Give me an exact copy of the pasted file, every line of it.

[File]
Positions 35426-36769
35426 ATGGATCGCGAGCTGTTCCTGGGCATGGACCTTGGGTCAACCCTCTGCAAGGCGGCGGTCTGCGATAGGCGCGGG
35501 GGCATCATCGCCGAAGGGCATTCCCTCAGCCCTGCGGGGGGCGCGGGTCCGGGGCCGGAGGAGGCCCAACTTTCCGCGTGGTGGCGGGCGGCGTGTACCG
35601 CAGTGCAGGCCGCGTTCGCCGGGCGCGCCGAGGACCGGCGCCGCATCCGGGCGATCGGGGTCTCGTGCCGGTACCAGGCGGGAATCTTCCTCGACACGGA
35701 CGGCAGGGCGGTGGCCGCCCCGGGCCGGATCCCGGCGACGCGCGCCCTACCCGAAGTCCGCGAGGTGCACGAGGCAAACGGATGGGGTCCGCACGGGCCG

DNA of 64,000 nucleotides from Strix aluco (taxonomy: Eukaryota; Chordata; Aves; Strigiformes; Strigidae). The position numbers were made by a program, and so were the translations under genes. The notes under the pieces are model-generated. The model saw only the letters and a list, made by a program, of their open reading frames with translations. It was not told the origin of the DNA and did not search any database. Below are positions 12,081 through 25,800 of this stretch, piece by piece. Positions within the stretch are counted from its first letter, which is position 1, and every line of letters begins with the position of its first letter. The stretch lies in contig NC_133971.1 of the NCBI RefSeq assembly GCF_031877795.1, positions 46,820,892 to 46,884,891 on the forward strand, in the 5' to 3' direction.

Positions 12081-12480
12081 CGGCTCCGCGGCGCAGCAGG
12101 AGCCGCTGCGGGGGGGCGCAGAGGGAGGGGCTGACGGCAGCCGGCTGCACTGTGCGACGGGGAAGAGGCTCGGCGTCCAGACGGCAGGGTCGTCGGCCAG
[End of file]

Positions 35426-36769
35426 ATGGATCGCGAGCTGTTCCTGGGCATGGACCTTGGGTCAACCCTCTGCAAGGCGGCGGTCTGCGATAGGCGCGGG
35501 GGCATCATCGCCGAAGGGCATTCCCTCAGCCCTGCGGGGGGCGCGGGTCCGGGGCCGGAGGAGGCCCAACTTTCCGCGTGGTGGCGGGCGGCGTGTACCG
35601 CAGTGCAGGCCGCGTTCGCCGGGCGCGCCGAGGACCGGCGCCGCATCCGGGCGATCGGGGTCTCGTGCCGGTACCAGGCGGGAATCTTCCTCGACACGGA
35701 CGGCAGGGCGGTGGCCGCCCCGGGCCGGATCCCGGCGACGCGCGCCCTACCCGAAGTCCGCGAGGTGCACGAGGCAAACGGATGGGGTCCGCACGGGCCG

DNA of 64,000 nucleotides from Strix aluco (taxonomy: Eukaryota; Chordata; Aves; Strigiformes; Strigidae). The position numbers were made by a program, and so were the translations under genes. The notes under the pieces are model-generated. The model saw only the letters and a list, made by a program, of their open reading frames with translations. It was not told the origin of the DNA and did not search any database. Below are positions 12,081 through 25,800 of this stretch, piece by piece. Positions within the stretch are counted from its first letter, which is position 1, and every line of letters begins with the position of its first letter. The stretch lies in contig NC_133971.1 of the NCBI RefSeq assembly GCF_031877795.1, positions 46,820,892 to 46,884,891 on the forward strand, in the 5' to 3' direction.

Positions 12081-12480
12081 CGGCTCCGCGGCGCAGCAGG
12101 AGCCGCTGCGGGGGGGCGCAGAGGGAGGGGCTGACGGCAGCCGGCTGCACTGTGCGACGGGGAAGAGGCTCGGCGTCCAGACGGCAGGGTCGTCGGCCAG